Due to its colonial past, and the status of its capital as a global city, the United Kingdom is full of people whose ancestors came from far-away places. However, even in modern times, many people have been choosing to try their luck on the British Isles.
Not a small percentage of those came from European countries, especially Ireland, Poland, and Romania. In 2019, around 3.6 million EU-born migrants were living in the UK.
However, as a consequence of Brexit, many foreign-born nationals started to fear that they might have to leave the UK, even if they have been working there for quite a number of years. They may be wondering whether their income would be enough to guarantee them a status of a permanent resident, or they are worried that their chances will decrease due to public order offences they committed in the past. When it comes to the latter, click for more assistance here.
Now, if you’re wondering what it takes to be able to legally remain in the UK after Brexit, in this article, we will try to answer the most common questions.
Can I become a permanent resident in the UK, even if I’m not from the UK?
Yes, but only if you fulfill all of the following conditions:
- You have been living legally in a European Economic Area (EEA) country or Switzerland for at least five years.
- You are working or self-employed.
- You have comprehensive sickness insurance.
- Your income has been above the UK Government’s relevant threshold for the past six months.
- You have comprehensive health insurance.
- You can provide proof that you have the funds to support yourself without having to rely on public services.
- You can show that you have the necessary knowledge of the English language and sufficient knowledge of life in the United Kingdom.
- You have not received any form of help from public funds during your time of residence.
How can I apply?
In order to apply, you need to fill out an application form. You will need to include a copy of your passport and proof of residency in a member state of the EEA or Switzerland. The application will be considered by a panel of officials who will then decide whether or not you qualify for permanent residence as an EU national. If you are successful, you will be granted a permanent residence document – known as a “PR document” – which must be renewed each year.
How long does it take?
The processing time is up to six months but may take longer if you are submitting a large amount of evidence to support your application.
When will I be able to apply?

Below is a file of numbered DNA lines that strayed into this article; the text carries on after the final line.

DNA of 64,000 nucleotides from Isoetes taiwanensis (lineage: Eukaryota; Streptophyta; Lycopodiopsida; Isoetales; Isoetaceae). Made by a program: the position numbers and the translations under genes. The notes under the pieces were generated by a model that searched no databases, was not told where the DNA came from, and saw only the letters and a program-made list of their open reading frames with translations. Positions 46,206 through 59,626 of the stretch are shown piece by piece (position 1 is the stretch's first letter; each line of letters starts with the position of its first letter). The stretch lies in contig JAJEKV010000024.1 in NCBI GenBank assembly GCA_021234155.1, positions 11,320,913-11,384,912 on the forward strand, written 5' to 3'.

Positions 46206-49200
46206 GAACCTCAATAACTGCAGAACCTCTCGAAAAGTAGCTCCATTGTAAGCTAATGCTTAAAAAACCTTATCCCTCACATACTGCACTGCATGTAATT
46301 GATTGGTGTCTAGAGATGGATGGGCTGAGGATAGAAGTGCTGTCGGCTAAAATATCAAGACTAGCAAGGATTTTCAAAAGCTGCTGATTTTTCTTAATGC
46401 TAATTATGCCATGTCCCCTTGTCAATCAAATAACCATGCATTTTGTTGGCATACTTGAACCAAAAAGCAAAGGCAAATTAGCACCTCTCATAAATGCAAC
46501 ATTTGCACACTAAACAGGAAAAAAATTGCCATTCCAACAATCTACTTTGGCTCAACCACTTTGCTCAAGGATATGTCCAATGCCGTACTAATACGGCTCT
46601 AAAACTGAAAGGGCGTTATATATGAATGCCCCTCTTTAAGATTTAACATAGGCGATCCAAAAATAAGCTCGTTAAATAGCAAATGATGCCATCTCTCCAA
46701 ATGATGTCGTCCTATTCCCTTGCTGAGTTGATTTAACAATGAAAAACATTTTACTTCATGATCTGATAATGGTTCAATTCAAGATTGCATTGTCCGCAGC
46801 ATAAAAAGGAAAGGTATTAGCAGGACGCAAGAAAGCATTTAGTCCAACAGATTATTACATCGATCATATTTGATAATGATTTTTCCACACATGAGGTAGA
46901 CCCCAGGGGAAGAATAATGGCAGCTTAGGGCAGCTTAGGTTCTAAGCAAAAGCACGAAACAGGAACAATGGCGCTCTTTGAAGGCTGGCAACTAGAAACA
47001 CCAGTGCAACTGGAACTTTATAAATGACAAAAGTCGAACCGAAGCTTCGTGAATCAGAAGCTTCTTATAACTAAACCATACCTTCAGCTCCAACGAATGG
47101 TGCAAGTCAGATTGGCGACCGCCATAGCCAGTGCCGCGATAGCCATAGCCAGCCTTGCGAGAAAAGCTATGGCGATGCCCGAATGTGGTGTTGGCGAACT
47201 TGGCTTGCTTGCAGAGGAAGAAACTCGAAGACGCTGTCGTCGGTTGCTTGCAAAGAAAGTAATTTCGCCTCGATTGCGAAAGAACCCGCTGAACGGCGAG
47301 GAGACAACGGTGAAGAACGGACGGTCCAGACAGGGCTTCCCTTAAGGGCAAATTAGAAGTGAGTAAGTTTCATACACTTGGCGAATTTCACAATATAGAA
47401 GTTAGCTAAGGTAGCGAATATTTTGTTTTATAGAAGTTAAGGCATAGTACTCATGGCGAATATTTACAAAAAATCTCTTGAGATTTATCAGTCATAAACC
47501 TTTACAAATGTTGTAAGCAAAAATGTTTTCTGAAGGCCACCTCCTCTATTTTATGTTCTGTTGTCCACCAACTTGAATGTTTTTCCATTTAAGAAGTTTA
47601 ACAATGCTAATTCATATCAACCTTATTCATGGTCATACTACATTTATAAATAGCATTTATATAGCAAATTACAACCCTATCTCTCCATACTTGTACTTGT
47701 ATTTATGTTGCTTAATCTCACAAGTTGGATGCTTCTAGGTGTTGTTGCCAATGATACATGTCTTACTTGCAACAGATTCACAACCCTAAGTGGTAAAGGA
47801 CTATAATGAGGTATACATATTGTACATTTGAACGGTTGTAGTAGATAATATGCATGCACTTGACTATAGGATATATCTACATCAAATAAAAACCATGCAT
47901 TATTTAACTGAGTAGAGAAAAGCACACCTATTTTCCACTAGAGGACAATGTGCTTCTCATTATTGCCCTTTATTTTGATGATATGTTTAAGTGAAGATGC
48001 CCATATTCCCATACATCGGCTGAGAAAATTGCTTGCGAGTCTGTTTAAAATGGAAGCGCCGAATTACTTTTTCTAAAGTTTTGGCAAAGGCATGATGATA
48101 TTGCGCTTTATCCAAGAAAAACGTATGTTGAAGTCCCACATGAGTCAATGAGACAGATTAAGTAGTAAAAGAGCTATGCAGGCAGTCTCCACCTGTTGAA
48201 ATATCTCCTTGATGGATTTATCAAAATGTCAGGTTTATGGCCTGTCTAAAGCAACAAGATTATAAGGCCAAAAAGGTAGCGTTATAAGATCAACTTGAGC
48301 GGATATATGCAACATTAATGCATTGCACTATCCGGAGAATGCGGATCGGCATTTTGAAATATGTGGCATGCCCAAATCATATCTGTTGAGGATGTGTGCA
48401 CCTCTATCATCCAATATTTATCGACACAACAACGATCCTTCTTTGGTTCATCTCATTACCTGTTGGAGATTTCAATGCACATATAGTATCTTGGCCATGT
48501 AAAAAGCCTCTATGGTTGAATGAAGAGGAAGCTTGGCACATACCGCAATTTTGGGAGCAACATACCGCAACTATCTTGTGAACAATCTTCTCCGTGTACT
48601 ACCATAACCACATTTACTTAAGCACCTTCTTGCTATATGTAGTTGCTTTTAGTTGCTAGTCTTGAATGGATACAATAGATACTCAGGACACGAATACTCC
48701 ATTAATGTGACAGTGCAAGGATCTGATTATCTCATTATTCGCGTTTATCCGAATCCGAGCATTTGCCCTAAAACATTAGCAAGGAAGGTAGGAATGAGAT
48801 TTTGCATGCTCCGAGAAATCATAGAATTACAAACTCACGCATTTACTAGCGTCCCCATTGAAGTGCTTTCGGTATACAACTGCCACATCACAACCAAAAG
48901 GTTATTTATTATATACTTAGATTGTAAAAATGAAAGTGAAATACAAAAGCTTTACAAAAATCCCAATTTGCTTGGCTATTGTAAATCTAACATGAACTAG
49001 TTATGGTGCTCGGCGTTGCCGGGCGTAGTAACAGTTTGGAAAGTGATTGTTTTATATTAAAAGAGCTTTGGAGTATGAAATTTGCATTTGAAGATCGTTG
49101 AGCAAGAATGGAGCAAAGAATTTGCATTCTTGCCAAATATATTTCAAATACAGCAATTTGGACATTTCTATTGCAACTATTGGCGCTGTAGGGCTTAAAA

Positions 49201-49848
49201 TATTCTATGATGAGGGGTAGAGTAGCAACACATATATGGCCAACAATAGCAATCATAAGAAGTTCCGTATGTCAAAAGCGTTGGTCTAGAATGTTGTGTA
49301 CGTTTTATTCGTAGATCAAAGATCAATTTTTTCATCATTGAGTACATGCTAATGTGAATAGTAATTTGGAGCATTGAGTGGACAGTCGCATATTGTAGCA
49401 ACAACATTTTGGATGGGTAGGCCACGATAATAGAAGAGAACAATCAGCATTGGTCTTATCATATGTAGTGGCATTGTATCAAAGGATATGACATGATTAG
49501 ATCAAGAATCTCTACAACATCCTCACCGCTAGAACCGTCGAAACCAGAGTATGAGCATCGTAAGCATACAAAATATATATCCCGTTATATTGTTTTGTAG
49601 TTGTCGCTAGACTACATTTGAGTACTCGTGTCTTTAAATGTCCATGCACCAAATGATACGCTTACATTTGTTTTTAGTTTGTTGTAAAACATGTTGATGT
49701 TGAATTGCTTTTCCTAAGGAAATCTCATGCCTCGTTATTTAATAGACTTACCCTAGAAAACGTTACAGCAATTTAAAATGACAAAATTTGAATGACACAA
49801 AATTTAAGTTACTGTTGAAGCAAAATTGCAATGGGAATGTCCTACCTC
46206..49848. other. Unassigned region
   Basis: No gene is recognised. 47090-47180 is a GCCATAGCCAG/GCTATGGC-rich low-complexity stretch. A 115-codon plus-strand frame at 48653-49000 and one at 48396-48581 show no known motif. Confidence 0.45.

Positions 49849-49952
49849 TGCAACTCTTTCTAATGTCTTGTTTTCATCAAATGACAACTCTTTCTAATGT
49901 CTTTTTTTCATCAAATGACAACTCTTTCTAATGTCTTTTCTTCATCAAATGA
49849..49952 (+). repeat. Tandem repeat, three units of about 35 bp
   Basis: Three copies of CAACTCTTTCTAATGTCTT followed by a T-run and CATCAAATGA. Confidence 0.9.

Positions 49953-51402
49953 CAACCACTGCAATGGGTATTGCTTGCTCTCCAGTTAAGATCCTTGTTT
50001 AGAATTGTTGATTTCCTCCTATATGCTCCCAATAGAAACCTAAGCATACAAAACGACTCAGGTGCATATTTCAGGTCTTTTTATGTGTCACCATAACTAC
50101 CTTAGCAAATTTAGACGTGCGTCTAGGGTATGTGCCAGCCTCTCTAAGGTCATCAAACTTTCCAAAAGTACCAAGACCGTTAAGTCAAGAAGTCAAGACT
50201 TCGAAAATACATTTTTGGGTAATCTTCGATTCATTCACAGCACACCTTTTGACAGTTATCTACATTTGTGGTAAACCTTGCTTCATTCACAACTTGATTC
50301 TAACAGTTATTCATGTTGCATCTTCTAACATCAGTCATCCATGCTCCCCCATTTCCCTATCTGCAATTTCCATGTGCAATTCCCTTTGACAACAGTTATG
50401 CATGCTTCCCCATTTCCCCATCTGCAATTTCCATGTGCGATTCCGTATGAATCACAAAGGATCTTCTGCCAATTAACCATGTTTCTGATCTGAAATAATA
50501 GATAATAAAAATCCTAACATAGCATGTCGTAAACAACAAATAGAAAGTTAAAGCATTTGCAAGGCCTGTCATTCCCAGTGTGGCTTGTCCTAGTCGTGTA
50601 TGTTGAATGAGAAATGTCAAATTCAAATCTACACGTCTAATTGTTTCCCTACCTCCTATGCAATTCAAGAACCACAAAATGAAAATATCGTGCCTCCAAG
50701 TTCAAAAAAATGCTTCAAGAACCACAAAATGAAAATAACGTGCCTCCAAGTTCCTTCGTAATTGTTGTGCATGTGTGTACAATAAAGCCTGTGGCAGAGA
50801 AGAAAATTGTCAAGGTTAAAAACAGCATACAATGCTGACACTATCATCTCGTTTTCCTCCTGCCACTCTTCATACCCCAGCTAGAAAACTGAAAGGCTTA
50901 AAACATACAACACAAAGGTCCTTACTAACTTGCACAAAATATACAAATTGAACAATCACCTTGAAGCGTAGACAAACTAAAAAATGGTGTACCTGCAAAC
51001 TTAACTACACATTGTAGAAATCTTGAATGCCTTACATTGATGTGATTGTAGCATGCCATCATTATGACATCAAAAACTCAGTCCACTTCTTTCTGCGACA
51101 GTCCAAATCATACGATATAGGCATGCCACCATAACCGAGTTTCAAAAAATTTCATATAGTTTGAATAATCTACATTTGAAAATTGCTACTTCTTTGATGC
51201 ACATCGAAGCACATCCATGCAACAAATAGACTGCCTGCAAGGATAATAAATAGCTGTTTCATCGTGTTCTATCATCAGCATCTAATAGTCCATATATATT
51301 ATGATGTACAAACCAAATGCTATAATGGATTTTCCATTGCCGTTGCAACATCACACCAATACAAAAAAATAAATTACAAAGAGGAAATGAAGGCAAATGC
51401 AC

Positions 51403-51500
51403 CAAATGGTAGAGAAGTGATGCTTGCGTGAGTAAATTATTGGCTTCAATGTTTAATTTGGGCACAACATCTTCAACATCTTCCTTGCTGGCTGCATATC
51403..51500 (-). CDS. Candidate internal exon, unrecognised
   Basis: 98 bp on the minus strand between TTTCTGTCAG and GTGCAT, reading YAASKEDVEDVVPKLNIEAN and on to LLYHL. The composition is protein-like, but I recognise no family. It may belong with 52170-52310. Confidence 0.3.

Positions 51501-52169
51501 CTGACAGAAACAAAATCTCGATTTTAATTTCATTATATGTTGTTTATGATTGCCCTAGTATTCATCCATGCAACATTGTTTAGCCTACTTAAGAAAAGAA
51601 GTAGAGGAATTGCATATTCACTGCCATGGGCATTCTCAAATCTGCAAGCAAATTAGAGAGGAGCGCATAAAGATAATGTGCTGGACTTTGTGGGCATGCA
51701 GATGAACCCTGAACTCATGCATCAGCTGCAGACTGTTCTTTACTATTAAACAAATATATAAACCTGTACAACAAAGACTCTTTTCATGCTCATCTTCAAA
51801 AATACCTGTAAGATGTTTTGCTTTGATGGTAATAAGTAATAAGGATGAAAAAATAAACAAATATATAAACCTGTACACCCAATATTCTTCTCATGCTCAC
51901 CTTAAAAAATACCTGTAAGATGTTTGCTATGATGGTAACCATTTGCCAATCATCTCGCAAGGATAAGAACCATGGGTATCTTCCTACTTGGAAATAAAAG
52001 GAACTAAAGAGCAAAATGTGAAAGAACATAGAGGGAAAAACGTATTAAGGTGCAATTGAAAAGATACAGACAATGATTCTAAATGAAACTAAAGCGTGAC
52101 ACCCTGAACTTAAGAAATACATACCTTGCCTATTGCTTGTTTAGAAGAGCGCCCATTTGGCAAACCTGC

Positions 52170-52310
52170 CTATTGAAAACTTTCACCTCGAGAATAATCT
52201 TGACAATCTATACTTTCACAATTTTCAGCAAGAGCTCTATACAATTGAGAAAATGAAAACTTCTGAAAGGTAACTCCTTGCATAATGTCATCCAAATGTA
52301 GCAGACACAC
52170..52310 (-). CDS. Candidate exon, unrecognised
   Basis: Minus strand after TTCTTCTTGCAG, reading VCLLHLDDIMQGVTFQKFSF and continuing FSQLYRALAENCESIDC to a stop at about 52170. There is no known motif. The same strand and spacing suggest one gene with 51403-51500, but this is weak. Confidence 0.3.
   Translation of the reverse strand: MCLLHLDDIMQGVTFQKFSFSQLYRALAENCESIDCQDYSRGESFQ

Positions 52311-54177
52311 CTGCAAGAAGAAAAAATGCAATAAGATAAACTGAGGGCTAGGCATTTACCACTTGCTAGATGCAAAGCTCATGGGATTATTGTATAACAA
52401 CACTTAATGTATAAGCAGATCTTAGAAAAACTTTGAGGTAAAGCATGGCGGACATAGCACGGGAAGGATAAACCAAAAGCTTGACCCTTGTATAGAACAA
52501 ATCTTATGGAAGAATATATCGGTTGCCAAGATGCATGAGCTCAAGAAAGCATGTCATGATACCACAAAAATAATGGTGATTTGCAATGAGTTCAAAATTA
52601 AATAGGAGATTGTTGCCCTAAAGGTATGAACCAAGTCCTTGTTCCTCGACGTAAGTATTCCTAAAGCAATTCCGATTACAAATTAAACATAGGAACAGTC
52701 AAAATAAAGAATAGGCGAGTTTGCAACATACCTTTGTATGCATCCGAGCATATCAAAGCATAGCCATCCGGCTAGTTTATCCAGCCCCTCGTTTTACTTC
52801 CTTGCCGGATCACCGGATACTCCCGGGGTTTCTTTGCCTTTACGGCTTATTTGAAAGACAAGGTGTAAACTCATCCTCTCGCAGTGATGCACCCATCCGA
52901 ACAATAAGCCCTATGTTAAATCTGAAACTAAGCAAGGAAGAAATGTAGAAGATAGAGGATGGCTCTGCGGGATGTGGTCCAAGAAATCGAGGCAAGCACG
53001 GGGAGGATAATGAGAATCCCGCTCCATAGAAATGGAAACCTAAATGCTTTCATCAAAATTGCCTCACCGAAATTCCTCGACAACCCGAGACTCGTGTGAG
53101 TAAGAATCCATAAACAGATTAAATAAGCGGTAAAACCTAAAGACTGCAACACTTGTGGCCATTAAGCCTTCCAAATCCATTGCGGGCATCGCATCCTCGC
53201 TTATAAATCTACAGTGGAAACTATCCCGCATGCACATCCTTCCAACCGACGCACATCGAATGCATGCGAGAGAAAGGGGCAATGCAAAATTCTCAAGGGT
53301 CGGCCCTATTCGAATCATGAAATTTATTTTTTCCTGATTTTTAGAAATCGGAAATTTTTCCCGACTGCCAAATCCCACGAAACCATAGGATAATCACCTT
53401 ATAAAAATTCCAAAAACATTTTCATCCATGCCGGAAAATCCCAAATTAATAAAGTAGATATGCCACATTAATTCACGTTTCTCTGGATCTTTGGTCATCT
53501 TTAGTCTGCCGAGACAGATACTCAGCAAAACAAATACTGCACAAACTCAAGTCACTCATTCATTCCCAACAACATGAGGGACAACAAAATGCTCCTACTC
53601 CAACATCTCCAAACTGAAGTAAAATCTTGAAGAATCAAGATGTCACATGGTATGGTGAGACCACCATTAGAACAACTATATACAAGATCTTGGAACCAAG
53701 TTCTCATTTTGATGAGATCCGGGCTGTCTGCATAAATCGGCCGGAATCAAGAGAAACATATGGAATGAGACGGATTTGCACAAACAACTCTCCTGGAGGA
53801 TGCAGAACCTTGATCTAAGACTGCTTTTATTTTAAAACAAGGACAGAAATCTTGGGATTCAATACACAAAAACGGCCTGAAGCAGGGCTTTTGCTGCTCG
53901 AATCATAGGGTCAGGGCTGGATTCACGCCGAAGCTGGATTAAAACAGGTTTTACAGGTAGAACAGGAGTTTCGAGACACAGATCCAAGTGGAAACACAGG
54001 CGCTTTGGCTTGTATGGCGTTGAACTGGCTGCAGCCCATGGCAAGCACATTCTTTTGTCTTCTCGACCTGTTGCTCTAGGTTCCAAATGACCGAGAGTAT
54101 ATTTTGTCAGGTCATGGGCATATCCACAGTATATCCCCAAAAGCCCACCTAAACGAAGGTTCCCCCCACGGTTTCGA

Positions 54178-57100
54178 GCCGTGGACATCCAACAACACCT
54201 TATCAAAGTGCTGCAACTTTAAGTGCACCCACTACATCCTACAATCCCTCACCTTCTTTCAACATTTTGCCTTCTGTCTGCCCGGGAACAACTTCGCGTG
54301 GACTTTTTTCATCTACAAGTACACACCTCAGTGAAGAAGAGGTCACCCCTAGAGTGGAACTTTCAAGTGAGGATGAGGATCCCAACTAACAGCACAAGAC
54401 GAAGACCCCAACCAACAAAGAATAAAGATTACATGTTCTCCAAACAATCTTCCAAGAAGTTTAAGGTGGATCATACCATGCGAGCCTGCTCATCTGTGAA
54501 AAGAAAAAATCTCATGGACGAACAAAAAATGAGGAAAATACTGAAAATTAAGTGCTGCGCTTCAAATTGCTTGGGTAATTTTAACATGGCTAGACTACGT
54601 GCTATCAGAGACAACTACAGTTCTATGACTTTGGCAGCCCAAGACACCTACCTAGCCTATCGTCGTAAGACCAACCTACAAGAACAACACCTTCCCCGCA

The application is now open, and the deadline for applying is 30 June 2021. However, keep in mind that you must have started living in the UK by 31 December 2021 for your application to be valid.
Do I have to apply or do anything else?
No, you do not have to apply for the status, but if you want to live in the UK after 30 June 2021, you will have to do so. If you do not apply by this date, you will have to leave the country.
What are my chances of being granted permission to stay?
It is unclear how many EU citizens will be successful in obtaining settled status after Brexit. However, the Home Office has said it is aiming for a “balance of probabilities” that EU nationals will qualify.
How much will it cost?
The application process will be free of charge. As a result, you will not have to pay any fees, but you will need to pay to obtain the identity document once you have been granted your settled status.
What if I do not apply?
If you do not apply for the status, you will be considered to have no status in the UK after 30 June 2021. This means you will have to leave the country, and you will not be entitled to work or study in the UK.
What happens if my application is rejected?
If your application is rejected, you will lose your right to remain in the UK. You will then have two choices: to leave the country voluntarily or to make a fresh application for further right to remain. In both cases, you will have to show that you have a strong connection to the UK.
What if I make a fresh application?
If you make a fresh application, you will have to demonstrate that you have sufficient funds to support yourself in the UK, that you have comprehensive health insurance, and that you have the necessary knowledge of the English language and life in the United Kingdom. You may also need to provide evidence that you are working, self-employed, or studying in the UK.
The Bottom Line
The consequences of Brexit will be long-term, and many people, the British included, are confused by the ongoing procedures and possible results. Unsurprisingly, the situation has profound effects on life in Great Britain, including its social, economic, and educational aspects.
Still, there are many people from the EU who want to continue living in the UK – as such, obtaining the settled status is the most important thing to do in this case. If you’re one of them and you want to apply, don’t wait. Now you know what you can expect, so the process should be easier. Good luck!